MPs: Remittance of environmental levy to Consolidated Fund unconstitutional

The Members of Parliament questioned why the environmental levy is remitted to the Consolidated Fund and yet the law indicates that such money should be retained by the entity (PHOTO /Courtesy)

The National Management Authority (NEMA) and Ministry of Water and Environment have asked Parliament to prevail over the remittance of environmental levy to the Consolidated Fund.

The team made the statements on Monday, 17 January 2022 as the Minister of State for Water and Environment, Hon Aisha Sekkindi and the team from the National Environment Management Authority (NEMA) appeared before the Committee on Environment and Natural Resources to discuss their Budget Framework Paper for the financial year 2022/23.

Hon Paul Akamba, the Busiki County MP questioned why the environmental levy is remitted to the Consolidated Fund and yet the law indicates that such money should be retained by the entity.

The environment levy is charged on various items like old cars and machines as a means to prohibit the pollution and destruction of the environment. In the financial year 2020/2021, Shs262 billion was collected in environmental levy and non-tax revenue averaging Shs14 billion. Several MPs, Ministry of Works and NEMA official expressed concern over the continued remittance of the money to the Consolidated Fund yet it is supposed to help in the fight against the destruction of the environment.

Sheema Municipality MP, Hon Dickson Kateshumbwa, quoting the Environmental Act said that NEMA should retain the revenue.

“We have revenue collected by URA, and that which NEMA collects but all this goes to the Consolidated Fund. You are all part of Government and you cannot have Ministry of Finance disregard part of the law on levy by administratively moving it to the Consolidated Fund yet it is supposed to be retained,” he said.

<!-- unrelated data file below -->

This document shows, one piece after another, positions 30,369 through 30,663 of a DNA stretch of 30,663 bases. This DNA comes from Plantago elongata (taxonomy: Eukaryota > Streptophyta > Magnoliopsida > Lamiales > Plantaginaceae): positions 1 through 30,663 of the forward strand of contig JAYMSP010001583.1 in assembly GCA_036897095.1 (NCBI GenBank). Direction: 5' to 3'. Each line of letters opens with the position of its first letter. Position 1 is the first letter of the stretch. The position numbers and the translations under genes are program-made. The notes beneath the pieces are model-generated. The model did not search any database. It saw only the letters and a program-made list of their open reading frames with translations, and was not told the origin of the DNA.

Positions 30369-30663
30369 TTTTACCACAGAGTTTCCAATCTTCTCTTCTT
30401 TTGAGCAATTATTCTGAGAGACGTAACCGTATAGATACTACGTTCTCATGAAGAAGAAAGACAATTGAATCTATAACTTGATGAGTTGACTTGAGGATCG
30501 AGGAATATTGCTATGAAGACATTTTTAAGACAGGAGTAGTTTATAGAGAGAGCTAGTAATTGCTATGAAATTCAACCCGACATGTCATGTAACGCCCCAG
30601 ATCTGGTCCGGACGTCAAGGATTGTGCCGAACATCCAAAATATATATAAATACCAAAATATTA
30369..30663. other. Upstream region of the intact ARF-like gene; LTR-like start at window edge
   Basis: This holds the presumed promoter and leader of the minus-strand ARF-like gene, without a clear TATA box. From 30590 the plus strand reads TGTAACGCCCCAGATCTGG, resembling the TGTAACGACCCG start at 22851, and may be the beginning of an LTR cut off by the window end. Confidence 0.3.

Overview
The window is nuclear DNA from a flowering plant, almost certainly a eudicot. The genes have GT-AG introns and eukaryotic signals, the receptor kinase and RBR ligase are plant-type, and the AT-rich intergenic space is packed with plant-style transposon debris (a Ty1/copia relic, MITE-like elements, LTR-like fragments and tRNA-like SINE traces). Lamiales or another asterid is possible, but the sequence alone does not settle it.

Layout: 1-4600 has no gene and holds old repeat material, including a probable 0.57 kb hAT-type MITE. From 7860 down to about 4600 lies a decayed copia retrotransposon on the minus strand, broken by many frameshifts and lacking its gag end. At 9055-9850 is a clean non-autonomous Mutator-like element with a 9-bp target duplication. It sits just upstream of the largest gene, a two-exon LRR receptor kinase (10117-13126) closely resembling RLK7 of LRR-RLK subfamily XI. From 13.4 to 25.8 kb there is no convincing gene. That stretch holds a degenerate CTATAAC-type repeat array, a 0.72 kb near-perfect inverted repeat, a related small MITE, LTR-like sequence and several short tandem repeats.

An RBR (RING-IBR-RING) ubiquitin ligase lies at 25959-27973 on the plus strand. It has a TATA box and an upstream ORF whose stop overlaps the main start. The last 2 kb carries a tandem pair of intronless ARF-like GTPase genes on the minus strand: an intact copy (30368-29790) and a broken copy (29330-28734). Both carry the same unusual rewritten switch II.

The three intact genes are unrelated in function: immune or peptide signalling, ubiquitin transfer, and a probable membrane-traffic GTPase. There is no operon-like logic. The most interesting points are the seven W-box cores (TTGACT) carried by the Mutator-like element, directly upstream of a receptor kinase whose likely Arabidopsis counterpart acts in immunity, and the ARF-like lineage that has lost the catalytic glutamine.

He said the levy was meant to strengthen the environmental response by Government, but that purpose is not currently being met, including issues to do with emissions and enforcement among others.

The Permanent Secretary, Ministry of Energy, Alfred Okot Okidi says the money does not adequately return to them because the same money is meant to fund environmental activities in the districts.

Tororo County MP, Hon Fredrick Angura said that the levy was set with a view of environmental management but this has turned out to be one revenue source for the Consolidated Fund.

“This is part of the money which is appropriated to all the entities; the law is very good, very strong but how to operationalise, is the challenge. What we negotiated in the last Parliament, is can we get a percentage, because all this money is going to the Consolidated Fund,” he said.

Dr. Emmanuel Otala, the committee Chairperson said that they will engage the Ministry of Finance to ensure that this matter is resolved.

“We now know the entity to put to task, because this is in total disregard of the law; it is a breach of the constitution,” he said.

The Executive Director of the National Environmental Management Authority (NEMA), Dr. Akankwasa Barirega told the committee that sending the funds to the Consolidated Fund is a breach of the law as the constitution requires that money due to a special fund established by Parliament shall not constitute part of the Consolidated Fund.

He says it is sad that an administrative decision has been taken to do away with what is in the constitution.

“The Ministry of Finance has no single excuse to argue that NEMA should remit money to the Consolidated Fund. Ministry of Finance Administratively decided to take away the National Environment Fund; so from 2019, it is not an operation, it goes straight to the Consolidated Fund,” he said.

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